German bunds fell, pushing 10-year yields to the highest level in more than a week, before data this week that economists said will show the nation’s business confidence rose for a second month in December.
Italian 10-year government bonds advanced for a second day. The Munich-based Ifo institute’s business climate index climbed to 102 from 101.4 in November, according to the median estimate of 43 analysts in a Bloomberg News survey, before the data is released on Dec. 19. European Central Bank President Mario Draghi will address European parliament legislators on recent developments in the euro area’s sovereign-debt crisis at 2:30 p.m. in Brussels.
“The Ifo is the highlight of the week and if it is improving like other indicators it should put some pressure on bunds,” said Christian Reicherter, an analyst at DZ Bank AG in Frankfurt. “There is a short-term downtrend in bunds.”
German 10-year bund yields increased two basis points, or 0.02 percentage point, to 1.37 percent at 9:07 a.m. London time, after rising to 1.39 percent, the highest since Dec. 5. The rate climbed five basis points last week. The 1.5 percent bond maturing in September 2022 dropped 0.185, or 1.85 euros per 1,000-euro ($1,316) face amount, to 101.19.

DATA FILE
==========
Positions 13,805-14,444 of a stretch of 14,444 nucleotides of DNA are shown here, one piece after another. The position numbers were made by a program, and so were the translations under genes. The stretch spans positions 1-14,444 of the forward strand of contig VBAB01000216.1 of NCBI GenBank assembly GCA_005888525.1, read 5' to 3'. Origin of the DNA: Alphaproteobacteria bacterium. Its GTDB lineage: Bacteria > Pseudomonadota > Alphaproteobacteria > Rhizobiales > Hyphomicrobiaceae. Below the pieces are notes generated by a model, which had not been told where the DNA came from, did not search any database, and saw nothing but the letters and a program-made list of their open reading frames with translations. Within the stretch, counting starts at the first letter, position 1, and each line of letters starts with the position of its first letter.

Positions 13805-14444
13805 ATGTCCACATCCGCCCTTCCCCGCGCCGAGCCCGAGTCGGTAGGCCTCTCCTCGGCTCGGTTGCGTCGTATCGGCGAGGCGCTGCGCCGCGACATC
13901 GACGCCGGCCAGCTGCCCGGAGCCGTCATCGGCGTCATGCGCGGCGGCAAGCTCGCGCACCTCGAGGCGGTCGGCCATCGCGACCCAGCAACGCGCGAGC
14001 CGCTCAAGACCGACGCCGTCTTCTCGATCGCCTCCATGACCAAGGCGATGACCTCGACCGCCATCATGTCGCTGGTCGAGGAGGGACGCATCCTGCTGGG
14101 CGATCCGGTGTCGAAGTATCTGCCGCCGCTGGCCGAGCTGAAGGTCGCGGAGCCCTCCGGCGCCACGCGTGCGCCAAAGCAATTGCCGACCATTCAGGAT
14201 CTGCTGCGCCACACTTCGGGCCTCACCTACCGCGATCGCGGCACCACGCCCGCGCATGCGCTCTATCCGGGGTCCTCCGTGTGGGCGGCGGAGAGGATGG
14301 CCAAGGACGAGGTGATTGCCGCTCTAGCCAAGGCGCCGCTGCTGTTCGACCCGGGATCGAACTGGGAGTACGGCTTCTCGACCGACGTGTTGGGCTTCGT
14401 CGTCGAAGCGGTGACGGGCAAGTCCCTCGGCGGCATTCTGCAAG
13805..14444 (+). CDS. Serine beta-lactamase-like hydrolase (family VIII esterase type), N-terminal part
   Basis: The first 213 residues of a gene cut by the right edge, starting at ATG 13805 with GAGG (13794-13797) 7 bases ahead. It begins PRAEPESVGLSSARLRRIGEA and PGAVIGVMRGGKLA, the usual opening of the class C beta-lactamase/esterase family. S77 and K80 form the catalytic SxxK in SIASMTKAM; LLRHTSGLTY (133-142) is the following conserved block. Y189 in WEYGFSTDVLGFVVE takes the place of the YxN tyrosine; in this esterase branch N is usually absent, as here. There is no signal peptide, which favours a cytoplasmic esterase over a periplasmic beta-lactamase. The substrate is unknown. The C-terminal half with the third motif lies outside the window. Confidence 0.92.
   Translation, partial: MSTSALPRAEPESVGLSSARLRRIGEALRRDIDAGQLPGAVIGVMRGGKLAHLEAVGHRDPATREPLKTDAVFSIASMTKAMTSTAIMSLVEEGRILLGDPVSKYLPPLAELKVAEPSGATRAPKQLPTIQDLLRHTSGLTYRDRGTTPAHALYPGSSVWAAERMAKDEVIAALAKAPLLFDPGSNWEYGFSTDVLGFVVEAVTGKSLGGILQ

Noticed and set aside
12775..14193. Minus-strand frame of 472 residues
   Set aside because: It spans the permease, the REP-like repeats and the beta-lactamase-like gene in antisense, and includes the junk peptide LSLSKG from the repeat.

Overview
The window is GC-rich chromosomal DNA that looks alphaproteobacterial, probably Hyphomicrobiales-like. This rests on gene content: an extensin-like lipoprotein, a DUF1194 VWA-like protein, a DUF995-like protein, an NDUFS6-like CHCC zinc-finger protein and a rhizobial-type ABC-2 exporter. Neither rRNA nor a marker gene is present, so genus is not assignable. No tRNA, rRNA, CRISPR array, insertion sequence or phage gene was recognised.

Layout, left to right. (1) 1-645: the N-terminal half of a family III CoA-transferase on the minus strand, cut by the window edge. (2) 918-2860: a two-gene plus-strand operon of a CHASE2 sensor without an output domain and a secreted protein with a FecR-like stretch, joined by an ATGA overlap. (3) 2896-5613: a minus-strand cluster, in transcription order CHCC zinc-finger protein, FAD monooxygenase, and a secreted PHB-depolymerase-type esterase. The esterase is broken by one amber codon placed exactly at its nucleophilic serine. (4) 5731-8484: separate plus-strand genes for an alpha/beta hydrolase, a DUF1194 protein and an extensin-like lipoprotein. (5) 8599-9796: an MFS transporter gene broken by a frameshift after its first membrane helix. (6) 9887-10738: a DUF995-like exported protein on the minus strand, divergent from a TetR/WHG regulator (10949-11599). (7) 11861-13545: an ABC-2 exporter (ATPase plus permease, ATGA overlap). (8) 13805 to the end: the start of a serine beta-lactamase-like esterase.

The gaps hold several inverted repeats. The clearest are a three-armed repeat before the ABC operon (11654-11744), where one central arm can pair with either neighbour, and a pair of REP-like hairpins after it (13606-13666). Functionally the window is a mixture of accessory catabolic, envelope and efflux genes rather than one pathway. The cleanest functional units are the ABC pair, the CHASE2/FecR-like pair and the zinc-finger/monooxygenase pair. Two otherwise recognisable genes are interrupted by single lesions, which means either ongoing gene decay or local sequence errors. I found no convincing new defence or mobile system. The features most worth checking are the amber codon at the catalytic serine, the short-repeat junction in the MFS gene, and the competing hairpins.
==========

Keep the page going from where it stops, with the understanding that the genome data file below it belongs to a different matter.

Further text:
Italy’s 10-year yields fell one basis point to 4.59 percent, while the nation’s two-year rate dropped four basis points to 2.02 percent. The yield on similar-maturity Spanish notes declined two basis points to 2.86 percent.
France is scheduled to sell as much as 6.3 billion euros of bills today.
German bunds returned 4.1 percent this year through Dec. 14, according to indexes compiled by Bloomberg and the European Federation of Financial Analysts Societies. Italian debt earned 20 percent while Spanish bonds gained 5.3 percent.
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